bvckup2-demo2-x64.exe -q -t %2 e:\ >> %OUTFILE%
GOTO :EOF


It would seem that the difference between depth- and breadth-first are pretty small for the warm-cache tests, and that there's not much to be gained from using more threads than CPU cores (makes sense for the warm cache scenario). It doesn't seem like there's a lot of penalty to using more threads than cores, though - but it obviously uses slightly more system resources.

I'm attaching a zip file with the raw output from the hackjob batch file, and pondering a decent way to visualize it. I guess the 16 consecutive runs should be processed into {min,max,avg,mean} values - should be easy enough to do the processing, but how to handle the rendering? Some LibreOffice spread sheet, some HTML + JavaScript charting? Got any good ideas? :)

Also, if I find a way to automate the cold-cache testing (suggestions would be very welcome!), I'll throw in stats from my old dualcore-with-SSD laptop.
- carpe noctem

apankrat

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Re: Bvckup 2
« Reply #54 on: January 28, 2013, 04:13 AM »
Apologies for not replying sooner. I was pushing out the major website redesign.

--

It would seem that the difference between depth- and breadth-first are pretty small for the warm-cache tests.

I was seeing consistent 10-15% speed up when with depth-first. Your data seems to be supporting this to a degree too. Another thing was that NOT using FindExLargeFetch in warm-cache scenario results in 20-30% speed up (from 1000 ms to 800 ms). I added a command-line argument to control this in more recent versions of bvckup2-demo2.exe

I guess the 16 consecutive runs should be processed into {min,max,avg,mean} values - should be easy enough to do the processing, but how to handle the rendering?


I'd take the 80% median (sort and then trim 10% on each end) and then average it out. Also, as a bonus, if the standard deviation is high, then there's too much volatility and so the sample is not representative. With regards to visualizing, let me see what I can do. JS + Canvas might be the simplest option.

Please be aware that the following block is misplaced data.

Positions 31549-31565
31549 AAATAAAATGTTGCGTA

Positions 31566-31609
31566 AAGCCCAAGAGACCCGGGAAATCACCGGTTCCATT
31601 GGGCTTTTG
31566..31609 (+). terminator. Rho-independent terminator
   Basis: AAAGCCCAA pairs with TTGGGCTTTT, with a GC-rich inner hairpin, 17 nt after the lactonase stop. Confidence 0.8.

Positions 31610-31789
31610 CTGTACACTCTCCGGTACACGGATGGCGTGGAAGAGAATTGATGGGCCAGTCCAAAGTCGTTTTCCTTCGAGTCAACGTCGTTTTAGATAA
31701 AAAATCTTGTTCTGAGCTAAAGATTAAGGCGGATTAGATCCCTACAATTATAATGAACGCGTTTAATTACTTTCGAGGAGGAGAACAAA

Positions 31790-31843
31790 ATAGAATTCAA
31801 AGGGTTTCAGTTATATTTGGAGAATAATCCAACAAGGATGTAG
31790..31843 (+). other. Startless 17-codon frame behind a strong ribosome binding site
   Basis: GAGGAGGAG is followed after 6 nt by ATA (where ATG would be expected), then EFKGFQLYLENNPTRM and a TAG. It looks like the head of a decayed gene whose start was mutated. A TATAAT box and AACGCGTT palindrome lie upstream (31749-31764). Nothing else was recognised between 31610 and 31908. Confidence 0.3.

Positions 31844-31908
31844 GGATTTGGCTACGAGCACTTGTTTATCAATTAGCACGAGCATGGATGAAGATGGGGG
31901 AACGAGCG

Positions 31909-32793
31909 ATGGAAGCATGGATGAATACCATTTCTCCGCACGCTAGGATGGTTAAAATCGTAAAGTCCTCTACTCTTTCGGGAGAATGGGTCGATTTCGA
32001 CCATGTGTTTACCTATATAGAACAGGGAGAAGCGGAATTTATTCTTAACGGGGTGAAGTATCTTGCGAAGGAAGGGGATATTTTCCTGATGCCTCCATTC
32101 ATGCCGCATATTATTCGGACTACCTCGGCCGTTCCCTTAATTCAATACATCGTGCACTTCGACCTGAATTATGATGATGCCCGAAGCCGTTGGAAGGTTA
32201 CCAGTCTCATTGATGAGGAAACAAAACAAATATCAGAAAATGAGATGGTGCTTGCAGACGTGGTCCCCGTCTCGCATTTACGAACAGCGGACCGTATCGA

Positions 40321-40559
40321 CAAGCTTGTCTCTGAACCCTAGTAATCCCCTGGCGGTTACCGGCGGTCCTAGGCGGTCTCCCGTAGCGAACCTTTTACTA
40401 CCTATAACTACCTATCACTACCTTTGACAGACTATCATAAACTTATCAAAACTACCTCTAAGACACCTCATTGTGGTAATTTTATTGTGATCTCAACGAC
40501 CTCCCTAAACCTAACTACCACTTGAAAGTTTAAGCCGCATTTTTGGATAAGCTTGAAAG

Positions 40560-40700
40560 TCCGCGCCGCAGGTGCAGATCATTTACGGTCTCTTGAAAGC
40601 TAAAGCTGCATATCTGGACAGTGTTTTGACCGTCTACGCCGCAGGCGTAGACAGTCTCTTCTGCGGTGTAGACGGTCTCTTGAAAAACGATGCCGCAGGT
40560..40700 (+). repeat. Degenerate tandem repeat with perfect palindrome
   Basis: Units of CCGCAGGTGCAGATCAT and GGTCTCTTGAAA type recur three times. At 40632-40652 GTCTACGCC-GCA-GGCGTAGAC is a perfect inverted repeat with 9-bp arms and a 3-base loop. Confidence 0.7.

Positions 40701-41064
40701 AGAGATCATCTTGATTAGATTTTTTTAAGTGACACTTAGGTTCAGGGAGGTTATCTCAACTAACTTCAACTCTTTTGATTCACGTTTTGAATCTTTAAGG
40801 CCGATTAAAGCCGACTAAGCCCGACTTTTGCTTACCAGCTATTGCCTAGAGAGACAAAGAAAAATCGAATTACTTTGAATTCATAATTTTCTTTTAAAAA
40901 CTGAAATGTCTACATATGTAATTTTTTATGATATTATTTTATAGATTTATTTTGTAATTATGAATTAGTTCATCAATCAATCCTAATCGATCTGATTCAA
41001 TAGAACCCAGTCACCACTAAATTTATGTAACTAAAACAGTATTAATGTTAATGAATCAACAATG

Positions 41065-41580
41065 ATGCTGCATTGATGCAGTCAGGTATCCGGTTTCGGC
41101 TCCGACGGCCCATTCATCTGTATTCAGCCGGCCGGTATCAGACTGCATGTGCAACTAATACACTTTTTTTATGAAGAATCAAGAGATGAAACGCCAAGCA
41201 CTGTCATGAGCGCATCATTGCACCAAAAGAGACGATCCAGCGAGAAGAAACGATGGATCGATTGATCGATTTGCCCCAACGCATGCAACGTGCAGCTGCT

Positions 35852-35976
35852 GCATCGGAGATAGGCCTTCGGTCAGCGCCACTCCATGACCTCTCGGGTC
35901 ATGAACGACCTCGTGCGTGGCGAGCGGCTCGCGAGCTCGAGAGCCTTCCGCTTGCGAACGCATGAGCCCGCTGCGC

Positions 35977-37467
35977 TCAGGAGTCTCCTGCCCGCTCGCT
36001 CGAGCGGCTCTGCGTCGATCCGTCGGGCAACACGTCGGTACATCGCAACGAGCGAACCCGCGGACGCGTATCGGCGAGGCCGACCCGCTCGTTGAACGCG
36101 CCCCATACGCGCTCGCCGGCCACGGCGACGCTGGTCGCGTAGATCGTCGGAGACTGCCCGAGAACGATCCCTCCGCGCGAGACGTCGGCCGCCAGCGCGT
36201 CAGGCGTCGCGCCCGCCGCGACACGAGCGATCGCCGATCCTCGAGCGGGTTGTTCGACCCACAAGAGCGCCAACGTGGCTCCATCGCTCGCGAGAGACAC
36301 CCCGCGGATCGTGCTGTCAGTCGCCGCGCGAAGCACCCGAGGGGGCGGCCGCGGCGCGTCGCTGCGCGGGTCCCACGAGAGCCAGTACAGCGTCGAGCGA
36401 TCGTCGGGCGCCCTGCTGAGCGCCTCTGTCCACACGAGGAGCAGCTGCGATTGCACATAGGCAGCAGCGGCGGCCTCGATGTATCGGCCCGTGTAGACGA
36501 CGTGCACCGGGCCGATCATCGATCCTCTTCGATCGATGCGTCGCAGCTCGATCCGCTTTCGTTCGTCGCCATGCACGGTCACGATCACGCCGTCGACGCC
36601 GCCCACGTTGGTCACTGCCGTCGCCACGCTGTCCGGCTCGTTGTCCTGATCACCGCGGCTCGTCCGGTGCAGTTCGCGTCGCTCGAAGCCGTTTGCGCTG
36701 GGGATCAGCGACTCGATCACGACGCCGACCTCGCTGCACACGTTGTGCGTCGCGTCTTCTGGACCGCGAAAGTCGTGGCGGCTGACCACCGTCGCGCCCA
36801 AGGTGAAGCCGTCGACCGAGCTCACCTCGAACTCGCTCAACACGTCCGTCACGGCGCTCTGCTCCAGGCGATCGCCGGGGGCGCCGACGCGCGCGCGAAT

Also, if I find a way to automate the cold-cache testing (suggestions would be very welcome!)

I think the key to unlocking this problem is called shutdown.exe :)

Alex

tomos

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Re: Bvckup 2
« Reply #55 on: January 28, 2013, 06:27 AM »
Apologies for not replying sooner. I was pushing out the major website redesign.

very nice :Thmbsup: :D
Tom

f0dder

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Re: Bvckup 2
« Reply #56 on: January 28, 2013, 03:41 PM »
Apologies for not replying sooner. I was pushing out the major website redesign.
No problem - I've been slow/distracted myself. Nice and simple web design - I personally find it slightly annoying that the 'features' text fades in after waiting for the features-text-are has expanded, but that's a minor quibble :). Also, the outline and bgcolor-change (I think?) effect on your buttons is very subtle - having the browser on my secondary TFT, at first I wasn't sure if my eyes were playing tricks on me :P

Btw, "Cache-aware reading" - are there actually any APIs or IOCTLs you can use to determine whether a file is cached? Or are you simply using FILE_FLAG_NO_BUFFERING all the time? :)

Also, if I find a way to automate the cold-cache testing (suggestions would be very welcome!)
I think the key to unlocking this problem is called shutdown.exe :)
Well, I'd want something entirely automated - boot, auto-login and perform test, reboot, advance to next test et cetera. I'm not going to do 512 boots unless it's something 100% automated the machine can perform while I'm at work :P (sure, could probably be handed by being pretty creative with batch files, but... ugh.)

Another thing was that NOT using FindExLargeFetch in warm-cache scenario results in 20-30% speed up (from 1000 ms to 800 ms). I added a command-line argument to control this in more recent versions of bvckup2-demo2.exe
Iirc I did the test with the version supporting this switch, but since it wasn't documented I didn't think to include it - what's it do?
- carpe noctem

apankrat

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Re: Bvckup 2
« Reply #57 on: January 29, 2013, 01:39 PM »
very nice :Thmbsup: :D